- Evaluating landslides, earthquakes, and sinkholes
- Designing and constructing highways, bridges, and tunnels
- Building schools, sports stadiums, skyscrapers, and other structures
- Planning transportation and utility routes
- Planning for urban growth and recreation
- Siting and excavating lakes and ponds
- Selecting sites for landfills, treatment facilities, and underground storage tanks
- Planning land use and evaluating land-use proposals
- Assessing, exploring, developing, and managing natural resources
- Developing and protecting groundwater resources
- Writing government regulations
- Carrying out basic earth-science research
Engineers, architects, developers, and city planners, in particular, use geologic maps to assess the feasibility of construction and development at a specific site to avoid safety, health, and financial risks. When the location of a floodplain or landslide hazard is not considered during urban development, a preventable disaster could occur. If building construction is not adapted to the local geology, concrete may crack, foundations may shift, basements may flood, and large structures may even collapse. Dam failures due to unstable geology endanger downstream communities and farms.
On a smaller scale, a landowner can use a geologic map when choosing a site to drill a domestic water well or construct a farm pond. For example, a pond built in shale containing clay that forms a tight seal should hold water while one built in sand and gravel, on porous sandstone, or on fractured limestone will likely drain.
The information on geologic maps is helpful, and often essential, for any project that will affect or be affected by the type and structure of the underlying bedrock, water resources, and other natural resources. Assessing the geology of a site before altering it in any way increases the chance of foreseeing and avoiding construction failures, environmental damage, and natural disasters. Once a problem has occurred, such as the landslide that took out a section of McDowell Creek Road south of Manhattan in 1995 (fig. 5), geologic maps are used to evaluate the surface geology, plan reconstruction, and avoid future problems.
Making Geologic Maps
Geologic maps are made by scientists with the training and experience needed to identify rocks at the surface; make inferences about the near-surface geology underlying the cover of soil, vegetation, and thin deposits of unconsolidated materials; and graphically depict the bedrock as it would appear without the cover.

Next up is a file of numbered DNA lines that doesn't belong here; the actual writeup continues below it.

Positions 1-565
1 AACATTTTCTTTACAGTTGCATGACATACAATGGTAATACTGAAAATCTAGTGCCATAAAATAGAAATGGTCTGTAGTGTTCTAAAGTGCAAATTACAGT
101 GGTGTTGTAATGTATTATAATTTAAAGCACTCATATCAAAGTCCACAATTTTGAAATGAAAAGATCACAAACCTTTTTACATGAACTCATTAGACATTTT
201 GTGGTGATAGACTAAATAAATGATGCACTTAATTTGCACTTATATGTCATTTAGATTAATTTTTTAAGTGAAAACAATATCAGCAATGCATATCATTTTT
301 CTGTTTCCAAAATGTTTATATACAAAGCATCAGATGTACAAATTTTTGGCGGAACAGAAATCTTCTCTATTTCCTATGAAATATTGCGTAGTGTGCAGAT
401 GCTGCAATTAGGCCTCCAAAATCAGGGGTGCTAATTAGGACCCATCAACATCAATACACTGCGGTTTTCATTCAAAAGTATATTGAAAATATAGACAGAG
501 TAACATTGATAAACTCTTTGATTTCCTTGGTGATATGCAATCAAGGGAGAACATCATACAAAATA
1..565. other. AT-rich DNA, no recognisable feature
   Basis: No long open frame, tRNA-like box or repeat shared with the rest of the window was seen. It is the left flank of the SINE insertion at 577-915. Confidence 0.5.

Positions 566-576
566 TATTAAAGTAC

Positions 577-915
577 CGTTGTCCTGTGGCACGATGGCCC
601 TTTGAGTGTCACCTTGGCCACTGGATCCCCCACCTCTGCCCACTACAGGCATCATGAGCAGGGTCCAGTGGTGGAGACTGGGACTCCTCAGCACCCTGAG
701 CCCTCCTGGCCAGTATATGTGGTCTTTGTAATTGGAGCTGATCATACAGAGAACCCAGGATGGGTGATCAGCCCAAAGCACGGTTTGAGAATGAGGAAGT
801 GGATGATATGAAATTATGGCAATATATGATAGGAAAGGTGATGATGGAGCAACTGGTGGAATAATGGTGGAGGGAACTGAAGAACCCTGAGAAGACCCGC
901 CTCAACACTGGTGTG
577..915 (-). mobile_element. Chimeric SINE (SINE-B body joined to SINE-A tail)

To create a geologic map, one or more geologists start by assembling existing geologically related materials for the mapping area. These include aerial photographs, remote sensing data, measured stratigraphic sections, highway construction plans, shallow core and borehole records, geologic cross sections, water-well records, soil surveys, and published books, articles, and maps. The information from these sources is used to locate rock units and geologic features during fieldwork and to interpret data collected in the field.
During fieldwork, geologists systematically drive and walk along roads, streams, and hillsides to examine surface materials and locate outcrops—the portions of rock units exposed at the Earth's surface. Outcrops can occur naturally, for example where rock has eroded along streams and cliffs, or they can be human-made, such as those in quarries and roadcuts. Geologists will examine each rock exposure in detail to identify the rock units and geologic contacts, which are the boundaries between the rock units based on the type and age of the rocks (fig. 6).
Understanding the stratigraphy, or sequence of rock layers, is an important part of the mapping process. Rocks beneath the surface or visible in outcrops are layered in the order in which they were deposited, unless they were displaced by faulting, folding, or other processes. Bedrock type varies from one place to another, even in a small area, because geological processes (deposition, erosion, etc.) are rarely uniform across a mapping area.
To assure consistency from one county to the next, layers of bedrock are identified according to long-established boundaries and names (fig. 3). Unit boundaries usually represent a change from one predominant rock type to another, such as shale to limestone. In Kansas, the thickness of each unit ranges from a few feet to tens of feet. Geologists often record the locations of outcrops and other information gathered in the field electronically on tablet PCs with built-in GPS (Global Positioning System). They may also digitally photograph the geologic attributes of each outcrop and, if warranted, measure and describe the stratigraphic section, or sequence of rock units, visible at the surface. Outcrop locations are referred to as "control points" because their geologic attributes have been observed and verified.
Geologic maps are compilations of data and inference. Because control points may be a mile or more apart and the bedrock in between is hidden by soil and vegetation, geologists must connect the points and fill in the gaps between them by extrapolating and interpreting the geology. Besides outcrops, other clues are available. For example, certain plants or patterns of vegetation commonly overlie specific types of bedrock; soils contain materials weathered from underlying bedrock; and records for water wells and exploratory boreholes, when available, document near-surface rocks encountered during drilling.